Islam and the Challenge of Epistemic Sovereignty – Joseph E. B. Lumbard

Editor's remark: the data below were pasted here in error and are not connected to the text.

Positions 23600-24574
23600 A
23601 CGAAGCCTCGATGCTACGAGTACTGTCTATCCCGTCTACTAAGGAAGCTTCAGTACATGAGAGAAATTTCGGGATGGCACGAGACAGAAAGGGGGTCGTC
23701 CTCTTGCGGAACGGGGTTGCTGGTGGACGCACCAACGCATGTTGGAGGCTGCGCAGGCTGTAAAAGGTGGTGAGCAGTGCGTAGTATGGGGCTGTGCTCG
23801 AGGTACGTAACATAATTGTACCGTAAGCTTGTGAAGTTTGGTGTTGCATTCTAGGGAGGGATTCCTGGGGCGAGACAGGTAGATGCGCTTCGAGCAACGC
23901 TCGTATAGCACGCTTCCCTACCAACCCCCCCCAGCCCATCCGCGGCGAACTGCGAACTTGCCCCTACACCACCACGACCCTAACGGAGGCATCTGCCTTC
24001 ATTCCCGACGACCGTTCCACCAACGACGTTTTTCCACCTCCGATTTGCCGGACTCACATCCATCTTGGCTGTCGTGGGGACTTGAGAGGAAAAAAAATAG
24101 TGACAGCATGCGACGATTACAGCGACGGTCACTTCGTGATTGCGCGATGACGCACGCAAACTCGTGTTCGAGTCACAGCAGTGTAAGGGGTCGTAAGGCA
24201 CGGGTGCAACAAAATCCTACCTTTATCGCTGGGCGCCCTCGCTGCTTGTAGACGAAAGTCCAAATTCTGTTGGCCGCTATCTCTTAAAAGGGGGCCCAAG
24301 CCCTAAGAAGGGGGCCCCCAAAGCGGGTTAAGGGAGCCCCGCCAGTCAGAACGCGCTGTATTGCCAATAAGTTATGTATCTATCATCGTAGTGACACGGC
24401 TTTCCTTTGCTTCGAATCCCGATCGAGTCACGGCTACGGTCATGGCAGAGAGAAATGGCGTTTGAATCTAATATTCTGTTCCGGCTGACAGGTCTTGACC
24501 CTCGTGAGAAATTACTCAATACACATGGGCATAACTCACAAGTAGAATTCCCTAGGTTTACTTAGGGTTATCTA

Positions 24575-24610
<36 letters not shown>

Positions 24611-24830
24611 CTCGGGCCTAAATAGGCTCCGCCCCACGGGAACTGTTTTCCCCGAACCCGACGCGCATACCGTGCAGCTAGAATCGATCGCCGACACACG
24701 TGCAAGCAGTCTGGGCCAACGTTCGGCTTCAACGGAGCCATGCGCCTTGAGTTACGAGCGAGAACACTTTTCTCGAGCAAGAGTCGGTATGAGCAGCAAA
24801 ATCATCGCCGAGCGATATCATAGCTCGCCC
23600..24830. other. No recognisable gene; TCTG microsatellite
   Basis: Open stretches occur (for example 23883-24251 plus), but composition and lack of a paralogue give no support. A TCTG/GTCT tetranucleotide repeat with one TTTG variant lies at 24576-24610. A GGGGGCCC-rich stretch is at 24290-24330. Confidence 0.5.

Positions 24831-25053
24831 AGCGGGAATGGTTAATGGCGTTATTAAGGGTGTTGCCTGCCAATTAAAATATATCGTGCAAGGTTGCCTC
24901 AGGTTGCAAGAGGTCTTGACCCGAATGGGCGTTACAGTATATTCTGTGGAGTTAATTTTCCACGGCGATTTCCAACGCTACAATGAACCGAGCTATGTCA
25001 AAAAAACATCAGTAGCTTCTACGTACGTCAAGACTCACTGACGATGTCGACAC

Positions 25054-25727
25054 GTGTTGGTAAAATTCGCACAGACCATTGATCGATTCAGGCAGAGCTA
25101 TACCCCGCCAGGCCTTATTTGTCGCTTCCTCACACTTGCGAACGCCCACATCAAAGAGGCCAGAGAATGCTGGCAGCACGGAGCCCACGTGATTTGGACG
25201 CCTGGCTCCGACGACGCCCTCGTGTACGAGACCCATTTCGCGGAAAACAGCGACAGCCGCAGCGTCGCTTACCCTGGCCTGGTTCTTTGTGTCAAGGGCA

The search for knowledge has been central to the Islamic tradition from its inception in the Quran and the sayings of the Prophet Muhammad (ahadith). The injunctions to obtain knowledge and contemplate the signs of God in all things undergird a culture of ultimate questions in which there was an underlying epistemic unity among all fields of knowledge, from the religious sciences to the intellectual sciences to the natural sciences. Having lost sight of the underlying metaphysic that provides this epistemic unity, many thinkers in the modern period read the classical Islamic texts independently of the cognitive cartography and hierarchy of which they are a part. This approach leads to further misunderstandings and thus to a sense of hermeneutical gloom and epistemic subordination characteristic of coloniality. Postcolonial theory provides effective tools for diagnosing the process by which this epistemic erosion produces ideologically and epistemically conscripted subjects. But as it, too, arises from within a secular frame, it is only by understanding the cognitive cartography of the sciences within Islam that epistemic confidence and sovereignty can be reinstated